The United States Postal Service is trying to eliminate Saturday delivery and now it would like to deliver on Sunday. Theirs some confusion and fuzzy math going on with the Postmaster General. He is sending mixed messages to Congress about the financial situation with USPS. 
Nov 11, 2013 11:25AM
I'm glad they switched to USPS. Before they were using UPS and they were ok, but they would deliver usually between 6 - 8pm... With USPS the Amazon 2 day prime shipment is delivered in 2 days and it comes with my normal mail delivery, which for me is mornings. Even non prime items come in a reasonable time and I still prefer that it comes with my normal mail delivery. Thank Amazon
Nov 11, 2013 11:51AM
great idea! the postal service might make it after all?
Nov 11, 2013 12:29PM
Has anyone else tracked Amazon shipments via UPS or FedEx that are finally delivered to the home by USPS?  I've watched several times as packages show "delivered to USPS" sit three days or more at my local PO before being finally delivered to my house.  It takes longer to get from the PO to my home than it does for UPS or FedEx to ship it halfway across the country.
As an Amazon Prime member, I find that Amazon often misses my 2-day delivery guarantee when they opt to send via USPS instead of via UPS or FedEx. I have no confidence that USPS will be able to fulfill Sunday deliveries when they can't even fulfill deliveries on normal days by the deadlines.
Nov 11, 2013 11:33AM
I love Amazon--  But we don't need Sunday delivery...
Nov 11, 2013 11:51AM

USPS won't deliver packages to my house even on weekdays.  They just leave a note, and I have to drive to the PO to get it. 

Nov 11, 2013 12:11PM
Have had mixed success with USPS deliveries for Amazon stuff.  "Guaranteed Delivery by..." doesn't seem to mean that, and items also lost.  The so-called "tracking" is not real-time like UPS or FedEx and is inaccurate.  I don't expect that the USPS service level will be able to live up to Amazon's standards.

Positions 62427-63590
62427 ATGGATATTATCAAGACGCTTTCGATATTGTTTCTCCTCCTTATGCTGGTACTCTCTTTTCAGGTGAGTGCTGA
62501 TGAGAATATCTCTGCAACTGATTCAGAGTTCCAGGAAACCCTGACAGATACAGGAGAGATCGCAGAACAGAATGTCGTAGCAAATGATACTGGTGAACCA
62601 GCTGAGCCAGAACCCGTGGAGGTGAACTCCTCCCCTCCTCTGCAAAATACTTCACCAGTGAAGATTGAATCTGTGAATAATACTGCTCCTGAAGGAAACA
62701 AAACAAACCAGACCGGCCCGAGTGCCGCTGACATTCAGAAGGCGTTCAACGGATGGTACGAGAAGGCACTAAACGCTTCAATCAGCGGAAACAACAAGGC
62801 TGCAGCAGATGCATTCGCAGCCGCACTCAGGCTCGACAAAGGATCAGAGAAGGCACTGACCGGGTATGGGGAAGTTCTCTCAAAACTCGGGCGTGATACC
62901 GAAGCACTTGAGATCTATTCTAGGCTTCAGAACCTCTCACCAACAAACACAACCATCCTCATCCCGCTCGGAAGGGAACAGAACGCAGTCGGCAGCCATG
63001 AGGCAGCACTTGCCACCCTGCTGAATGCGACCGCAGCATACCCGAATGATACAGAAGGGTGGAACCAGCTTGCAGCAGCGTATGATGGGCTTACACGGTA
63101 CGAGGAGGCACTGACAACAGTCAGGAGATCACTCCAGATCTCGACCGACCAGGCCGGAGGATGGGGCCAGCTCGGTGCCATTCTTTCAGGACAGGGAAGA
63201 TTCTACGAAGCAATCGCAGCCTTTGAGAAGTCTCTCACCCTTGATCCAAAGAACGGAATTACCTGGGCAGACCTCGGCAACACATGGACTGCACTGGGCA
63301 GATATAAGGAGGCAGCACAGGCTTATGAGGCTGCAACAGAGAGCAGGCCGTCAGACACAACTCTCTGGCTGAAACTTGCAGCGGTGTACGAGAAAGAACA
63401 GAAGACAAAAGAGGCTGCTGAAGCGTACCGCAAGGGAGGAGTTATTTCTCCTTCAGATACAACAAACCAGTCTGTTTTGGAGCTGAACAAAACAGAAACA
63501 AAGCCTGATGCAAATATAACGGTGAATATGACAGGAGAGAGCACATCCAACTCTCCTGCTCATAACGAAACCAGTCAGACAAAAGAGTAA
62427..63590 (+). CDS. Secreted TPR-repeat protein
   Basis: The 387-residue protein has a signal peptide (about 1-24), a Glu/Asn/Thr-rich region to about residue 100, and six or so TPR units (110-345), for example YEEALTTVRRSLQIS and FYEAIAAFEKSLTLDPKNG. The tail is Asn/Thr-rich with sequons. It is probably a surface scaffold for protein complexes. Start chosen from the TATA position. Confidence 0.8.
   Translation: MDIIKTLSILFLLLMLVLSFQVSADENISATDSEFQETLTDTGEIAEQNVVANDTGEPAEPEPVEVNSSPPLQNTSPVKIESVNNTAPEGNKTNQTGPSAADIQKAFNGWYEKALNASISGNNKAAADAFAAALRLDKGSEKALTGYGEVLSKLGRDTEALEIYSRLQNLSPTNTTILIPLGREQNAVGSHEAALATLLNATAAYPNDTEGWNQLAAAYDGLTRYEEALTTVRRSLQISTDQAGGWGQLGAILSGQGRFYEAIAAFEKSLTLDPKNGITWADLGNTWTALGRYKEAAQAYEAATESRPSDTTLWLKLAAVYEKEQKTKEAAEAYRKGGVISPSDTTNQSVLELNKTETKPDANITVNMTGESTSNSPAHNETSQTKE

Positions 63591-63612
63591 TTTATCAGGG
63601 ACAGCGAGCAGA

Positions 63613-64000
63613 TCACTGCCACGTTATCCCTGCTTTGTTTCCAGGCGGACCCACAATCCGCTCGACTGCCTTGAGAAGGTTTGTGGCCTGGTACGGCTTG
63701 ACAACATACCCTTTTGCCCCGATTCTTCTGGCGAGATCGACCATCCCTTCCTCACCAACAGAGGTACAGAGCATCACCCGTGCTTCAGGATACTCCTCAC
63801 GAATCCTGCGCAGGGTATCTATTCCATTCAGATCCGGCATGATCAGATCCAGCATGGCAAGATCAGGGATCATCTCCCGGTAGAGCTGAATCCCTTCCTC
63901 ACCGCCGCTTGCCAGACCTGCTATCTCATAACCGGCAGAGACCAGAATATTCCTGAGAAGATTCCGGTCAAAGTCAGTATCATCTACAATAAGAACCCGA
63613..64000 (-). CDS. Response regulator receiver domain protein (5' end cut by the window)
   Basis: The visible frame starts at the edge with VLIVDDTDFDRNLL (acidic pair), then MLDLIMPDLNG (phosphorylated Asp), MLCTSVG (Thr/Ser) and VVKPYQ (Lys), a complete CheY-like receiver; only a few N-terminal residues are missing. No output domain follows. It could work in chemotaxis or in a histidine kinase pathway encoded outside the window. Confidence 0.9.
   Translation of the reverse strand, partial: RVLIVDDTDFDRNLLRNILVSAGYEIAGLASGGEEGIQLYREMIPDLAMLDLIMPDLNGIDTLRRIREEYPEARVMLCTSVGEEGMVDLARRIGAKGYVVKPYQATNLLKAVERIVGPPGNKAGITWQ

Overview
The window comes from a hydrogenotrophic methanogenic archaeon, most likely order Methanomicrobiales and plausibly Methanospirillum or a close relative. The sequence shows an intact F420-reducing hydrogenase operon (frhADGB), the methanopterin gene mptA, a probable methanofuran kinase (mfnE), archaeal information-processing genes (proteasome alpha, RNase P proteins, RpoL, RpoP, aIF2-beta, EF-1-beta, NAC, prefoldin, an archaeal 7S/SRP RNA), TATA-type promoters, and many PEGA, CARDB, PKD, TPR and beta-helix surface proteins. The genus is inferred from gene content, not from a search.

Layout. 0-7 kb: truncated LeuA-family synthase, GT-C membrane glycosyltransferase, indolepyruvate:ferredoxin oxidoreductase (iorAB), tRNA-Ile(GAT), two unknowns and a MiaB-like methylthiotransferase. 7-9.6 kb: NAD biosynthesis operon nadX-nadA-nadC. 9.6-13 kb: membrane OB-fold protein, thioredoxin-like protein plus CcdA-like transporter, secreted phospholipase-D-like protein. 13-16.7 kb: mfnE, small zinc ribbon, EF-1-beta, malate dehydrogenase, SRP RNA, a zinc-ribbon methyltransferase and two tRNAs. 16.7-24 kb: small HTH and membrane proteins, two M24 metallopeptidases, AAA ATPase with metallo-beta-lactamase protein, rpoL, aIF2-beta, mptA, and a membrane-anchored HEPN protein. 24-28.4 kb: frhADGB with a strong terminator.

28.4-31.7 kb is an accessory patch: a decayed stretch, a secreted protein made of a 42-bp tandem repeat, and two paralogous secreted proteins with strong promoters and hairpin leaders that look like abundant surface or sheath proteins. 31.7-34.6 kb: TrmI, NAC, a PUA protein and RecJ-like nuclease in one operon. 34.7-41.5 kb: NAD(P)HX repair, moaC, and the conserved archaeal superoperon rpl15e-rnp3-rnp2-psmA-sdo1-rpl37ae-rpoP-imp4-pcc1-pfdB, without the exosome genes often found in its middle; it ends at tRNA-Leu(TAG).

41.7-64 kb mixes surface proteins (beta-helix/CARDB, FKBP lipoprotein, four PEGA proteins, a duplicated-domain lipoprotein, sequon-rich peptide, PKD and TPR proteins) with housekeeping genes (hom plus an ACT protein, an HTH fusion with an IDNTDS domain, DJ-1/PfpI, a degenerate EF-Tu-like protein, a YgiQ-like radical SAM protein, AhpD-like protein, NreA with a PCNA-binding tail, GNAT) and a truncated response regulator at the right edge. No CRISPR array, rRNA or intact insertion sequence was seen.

Nov 11, 2013 2:40PM
UPS and FEDEX are to cheap to deliver the last mile (the most expensive mile) so they pay the USPS to do it. UPS and FEDEX do not want to make the USPS look good so they sit on the parcels a few days to make the USPS look bad. USPS Standards ...Every Piece, Every Day.
Nov 11, 2013 10:52AM

Rural Carriers do not get overtime unless they work over their evaluated time the 4 weeks prior to Christmas. Who gets double, not USPS employees. Get your facts straight. Just another person with diarrhea of the mouth and too stupid and/or lazy to check facts.

Nov 11, 2013 12:31PM
Like the article says, it is for Sunday delivery. I am sure that the rest of the times it will be UPS. I hate FedEx. I wish when i buy something online they would use someone else. USPS and UPS are way better.
Nov 11, 2013 11:30AM

The post office just told the American public that they want to stop Saturday delivery and now they are going to start sunday delivery wow maqke up your mind!

Nov 11, 2013 12:51PM
Extremely satisfied with UPS delivery service! Order from Amazon all the time and whenever USPS is involved, it always comes later than promised. UPS, even with ground service arrives on time or earlier. Bad move for Amazon! The Post Office does not even deliver their own expensive express mail on Sundays.
Nov 11, 2013 3:02PM
Amazon is the best company on the planet!


Nov 11, 2013 12:14PM
This should be an interesting test. The USPS can't keep itself straight on a Mon-Sat schedule .
Nov 11, 2013 12:58PM
Where we live Fedx and UPS do a great job. As a Prime member I always get my order on time. With anything I order on line not from Amazon and it is shipped USPS it takes forever to arrive. If my Amazon orders start arriving late no more prime for me.
Nov 11, 2013 11:16AM
OK rural carriers get OT if they work more than thier evaluation in a given week so they would get paid extra for working on a Sunday. USPS is trying to eliminate door - to - door delivery on Saturday not parcels. Finally you only get double time if you work over 10 hours in a day and 56 in a week. EXCLUDING THE CHRISTMAS HOLIDAY SEASON. Get your facts straight ladies.